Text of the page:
About this Research Topic
“Perovskite” represents a class of materials which have the composition ABX3 and exhibit the crystal structure of CaTiO3. This class of materials has applications in many fields. Recently, halide perovskites have drawn global attention from scientists and engineers due to the inherent properties of this class of materials, such as high absorption coefficients, tunable bandgaps, low exciton binding energy, long carrier diffusion lengths, and high carrier mobilities, etc. resulting in their significant potential for applications in optoelectronics, particularly in photovoltaics.
Today, halide perovskites have become a focal point of research for materials characterization and applications in optoelectronic and electronic devices. Successful commercialization of the devices demands a further understanding of the underlying physics, enhancing of the device stability and performance, and removal of harmful elements (such as lead) in the material system.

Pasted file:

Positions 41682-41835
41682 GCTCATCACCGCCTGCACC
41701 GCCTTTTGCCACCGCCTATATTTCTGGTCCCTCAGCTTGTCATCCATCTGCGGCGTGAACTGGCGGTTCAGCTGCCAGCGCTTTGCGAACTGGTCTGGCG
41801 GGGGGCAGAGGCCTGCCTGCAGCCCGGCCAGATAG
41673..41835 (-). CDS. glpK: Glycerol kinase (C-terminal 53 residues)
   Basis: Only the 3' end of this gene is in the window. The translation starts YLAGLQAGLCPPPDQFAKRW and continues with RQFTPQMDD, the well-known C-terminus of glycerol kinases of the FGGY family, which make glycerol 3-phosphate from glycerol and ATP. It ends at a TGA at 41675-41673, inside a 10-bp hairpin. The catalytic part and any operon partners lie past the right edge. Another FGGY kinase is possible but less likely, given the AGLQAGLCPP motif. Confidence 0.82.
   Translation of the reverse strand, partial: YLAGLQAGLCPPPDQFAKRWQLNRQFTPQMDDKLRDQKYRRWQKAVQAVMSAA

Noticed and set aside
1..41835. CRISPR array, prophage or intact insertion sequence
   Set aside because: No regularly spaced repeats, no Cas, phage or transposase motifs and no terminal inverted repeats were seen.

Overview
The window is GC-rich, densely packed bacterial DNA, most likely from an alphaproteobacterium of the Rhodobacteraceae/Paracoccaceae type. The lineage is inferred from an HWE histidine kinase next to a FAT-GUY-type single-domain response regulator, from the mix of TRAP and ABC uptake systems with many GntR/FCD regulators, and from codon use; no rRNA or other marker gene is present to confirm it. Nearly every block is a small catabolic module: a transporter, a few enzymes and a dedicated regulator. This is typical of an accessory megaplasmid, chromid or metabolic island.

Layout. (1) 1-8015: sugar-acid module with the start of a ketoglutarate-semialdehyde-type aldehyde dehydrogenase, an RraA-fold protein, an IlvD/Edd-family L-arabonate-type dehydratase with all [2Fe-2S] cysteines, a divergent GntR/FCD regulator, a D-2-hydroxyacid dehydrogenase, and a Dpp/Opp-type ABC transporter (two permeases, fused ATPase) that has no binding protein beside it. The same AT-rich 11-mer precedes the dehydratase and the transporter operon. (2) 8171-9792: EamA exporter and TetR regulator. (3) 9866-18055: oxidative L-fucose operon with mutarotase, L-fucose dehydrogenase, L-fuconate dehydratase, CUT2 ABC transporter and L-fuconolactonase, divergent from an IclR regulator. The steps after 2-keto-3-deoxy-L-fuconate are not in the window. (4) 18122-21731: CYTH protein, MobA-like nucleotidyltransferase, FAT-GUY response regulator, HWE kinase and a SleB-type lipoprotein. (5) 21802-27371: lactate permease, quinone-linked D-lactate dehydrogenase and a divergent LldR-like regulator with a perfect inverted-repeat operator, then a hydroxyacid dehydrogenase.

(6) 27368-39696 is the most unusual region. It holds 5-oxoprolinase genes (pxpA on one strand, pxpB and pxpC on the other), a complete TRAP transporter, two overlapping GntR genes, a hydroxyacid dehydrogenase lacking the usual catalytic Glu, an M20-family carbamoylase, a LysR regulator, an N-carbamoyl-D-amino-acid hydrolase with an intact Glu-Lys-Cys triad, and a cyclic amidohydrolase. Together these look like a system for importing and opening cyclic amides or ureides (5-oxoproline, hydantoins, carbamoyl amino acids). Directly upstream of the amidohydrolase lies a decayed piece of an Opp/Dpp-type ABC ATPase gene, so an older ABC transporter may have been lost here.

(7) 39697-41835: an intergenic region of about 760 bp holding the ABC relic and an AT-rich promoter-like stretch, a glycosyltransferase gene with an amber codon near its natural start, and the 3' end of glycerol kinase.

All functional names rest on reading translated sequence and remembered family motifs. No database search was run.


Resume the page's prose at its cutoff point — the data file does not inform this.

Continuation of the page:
This Research Topic calls for the submission of articles on “Advances in Perovskite Materials for Optoelectronic Applications” The focus will be placed on the recent development in material properties, device structures, fabrication techniques, material stability and device lifetimes towards commercialization. Areas to be covered in this Research Topic may include, but are not limited to:
• Perovskite devices and physics for optoelectronic applications;
• Studies on phenomena of perovskite materials and optoelectronic devices;
• Growth and fabrication techniques for perovskite materials and optoelectronic devices;
• Mechanism of perovskite degradation and stability improvement;
• Advanced characterizations for perovskite materials and optoelectronic devices;
• Manufacturing issues of perovskite-based optoelectronic devices.
Keywords: Perovskites, Optoelectronics, Material growth, Fabrication, Commercialization
Important Note: All contributions to this Research Topic must be within the scope of the section and journal to which they are submitted, as defined in their mission statements. Frontiers reserves the right to guide an out-of-scope manuscript to a more suitable section or journal at any stage of peer review.